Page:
Case study

New livelihoods bring hope for women in Somalia

Innovative soap and jewellery production creates homegrown businesses in the region

Jewellery crafted from camel bones. Picture: FAO

Jewellery crafted from camel bones. Picture: FAO

In the business of selling meat, Swizzer Mohamed never thought she would use camel by-products to manufacture soap and jewellery. However, thanks to the UK aid funded Sustainable Employment and Economic Development Programme (SEED), Swizzer has seen the most tangible development product ever initiated, in Hargeisa, Somalia.

Swizzer Mohamed holds a finished pack of soap. Picture: FAO

Swizzer Mohamed holds a finished pack of soap. Picture: FAO

Improving livelihoods

The livestock sector employs more than 50% of Somalia’s population. Every year Somalia exports livestock valued at hundreds of millions of dollars. However, Somalia’s domestic meat production industry is yet to fully exploit the potential value from livestock by-products - tonnes of bones are discarded daily.

With UK aid funding, the UN’s Food and Agriculture Organization (FAO) teaches Somali women how to make soap from camels’ bone marrow. The soap-making recipe is passed on with the aim to use the valuable livestock by-products and to empower and equip Somali women with skills to improve their livelihoods.

Swizzer talks of her experience with the programme. “I got engaged in the business of selling meat from a very young age as both of my parents were involved. When I joined we used to throw away the bones. Today look at all these people making a living from soap-making.”

“This is a miracle, I never thought we could do this, but today we are producing our own soaps, and even jewellery,” says Swizzer. “We want to expand this facility to other regions, and we are grateful to UK aid for offering this help through the FAO.”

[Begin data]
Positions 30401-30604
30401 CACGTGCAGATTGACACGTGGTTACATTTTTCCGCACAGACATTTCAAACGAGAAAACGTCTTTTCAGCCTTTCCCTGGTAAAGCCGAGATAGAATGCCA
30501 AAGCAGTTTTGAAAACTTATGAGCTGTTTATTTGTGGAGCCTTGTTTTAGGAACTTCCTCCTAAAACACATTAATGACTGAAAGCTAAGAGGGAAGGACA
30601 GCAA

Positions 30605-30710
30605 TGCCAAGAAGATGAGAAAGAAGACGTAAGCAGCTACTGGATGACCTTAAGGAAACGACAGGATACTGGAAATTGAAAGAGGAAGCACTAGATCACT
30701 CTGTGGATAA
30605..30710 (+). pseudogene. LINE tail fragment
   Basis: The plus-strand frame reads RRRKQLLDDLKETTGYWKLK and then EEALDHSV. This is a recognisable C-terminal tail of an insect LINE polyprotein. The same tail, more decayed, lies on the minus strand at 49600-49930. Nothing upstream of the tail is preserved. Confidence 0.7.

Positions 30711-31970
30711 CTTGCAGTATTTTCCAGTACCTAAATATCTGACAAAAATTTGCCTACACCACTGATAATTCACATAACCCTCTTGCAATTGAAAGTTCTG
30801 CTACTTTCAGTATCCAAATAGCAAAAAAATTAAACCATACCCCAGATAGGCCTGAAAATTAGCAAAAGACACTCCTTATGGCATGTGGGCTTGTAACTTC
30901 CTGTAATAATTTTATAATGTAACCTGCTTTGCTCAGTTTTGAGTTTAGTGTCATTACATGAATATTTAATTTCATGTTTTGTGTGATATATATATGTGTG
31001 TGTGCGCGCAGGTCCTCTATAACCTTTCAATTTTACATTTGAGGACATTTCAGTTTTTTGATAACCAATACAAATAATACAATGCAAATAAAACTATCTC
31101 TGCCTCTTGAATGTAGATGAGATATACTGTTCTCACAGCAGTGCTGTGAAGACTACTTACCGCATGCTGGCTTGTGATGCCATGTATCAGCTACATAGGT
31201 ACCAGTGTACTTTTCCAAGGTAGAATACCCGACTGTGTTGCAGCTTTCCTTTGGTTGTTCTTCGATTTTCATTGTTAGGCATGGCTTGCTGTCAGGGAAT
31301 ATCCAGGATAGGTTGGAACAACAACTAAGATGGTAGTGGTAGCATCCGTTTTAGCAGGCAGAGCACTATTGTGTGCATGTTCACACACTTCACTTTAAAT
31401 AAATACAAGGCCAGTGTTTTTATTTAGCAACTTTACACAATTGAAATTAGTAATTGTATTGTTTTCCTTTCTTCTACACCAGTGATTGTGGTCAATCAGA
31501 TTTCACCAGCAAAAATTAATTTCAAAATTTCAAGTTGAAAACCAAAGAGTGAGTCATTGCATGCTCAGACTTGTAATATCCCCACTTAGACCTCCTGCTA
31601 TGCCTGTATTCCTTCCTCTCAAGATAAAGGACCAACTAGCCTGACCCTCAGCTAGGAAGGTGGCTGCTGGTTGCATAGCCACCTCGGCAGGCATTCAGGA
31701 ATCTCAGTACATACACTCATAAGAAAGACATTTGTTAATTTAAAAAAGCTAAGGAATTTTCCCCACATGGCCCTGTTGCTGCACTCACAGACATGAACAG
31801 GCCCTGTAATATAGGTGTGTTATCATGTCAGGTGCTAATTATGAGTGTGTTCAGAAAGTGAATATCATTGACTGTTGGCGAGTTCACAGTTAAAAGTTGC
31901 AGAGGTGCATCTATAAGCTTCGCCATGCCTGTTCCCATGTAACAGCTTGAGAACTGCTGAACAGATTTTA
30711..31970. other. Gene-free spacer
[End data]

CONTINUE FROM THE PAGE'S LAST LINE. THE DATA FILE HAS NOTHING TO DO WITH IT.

Hope for a better future

Workers at the Somaliland Meat Development Association soap making plant cut bones in preparation for soap making. Picture: FAO

Workers at the Somaliland Meat Development Association soap making plant cut bones in preparation for soap making. Picture: FAO

Somalia is one of the poorest countries in the world with 73% of the population living on less than $2 per day. It is considered a failed state having had no effective government, affected by prolonged civil war characterised by localised clan-based rivalries. For over 20 years, all political, economic, and social activity has by default undergone a process of extreme decentralization.

The first group of women who have successfully finished their training are already working on setting up their own business from the skills accrued from the soap making plant. After 2 decades of war, drought and underdevelopment, Somalia has almost no homegrown industries that produce basic commodities like soap. In Somaliland, less affected by recent conflict, the project represents a glimpse of hope and an example that the rest of the country might follow.

Facts & stats

The SEED programme has already generated 154,127 jobs of which 56,904 are long term jobs in the regions of Somaliland, Puntland and South Central Somalia. 

More than 3,910 women and young people have been trained on livestock and agricultural production. 

Hargeisa livestock and Boroma (Somaliland) meat and Garowe (Puntland) fish markets have been constructed and are managed under public-private partnership, all attributable to the SEED programme. 

SEED is a 4 year programme, with 2 components - market development and investment climate - funded by UK aid from the Department For International Development.  

FAO is the lead agency on the market development component which covers - livestock/ crop farming value chain, fodder/ honey, skills development, fisheries. FAO, ILO, SC and UNDP respectively implement the subcomponents. 

The World Bank is the lead agency on the investment climate component. Limited to Somaliland, the component covers; doing business analysis, financial sector, PPP, fisheries and gum, resin value chains and challenge fund.

Updates to this page

Published 9 January 2013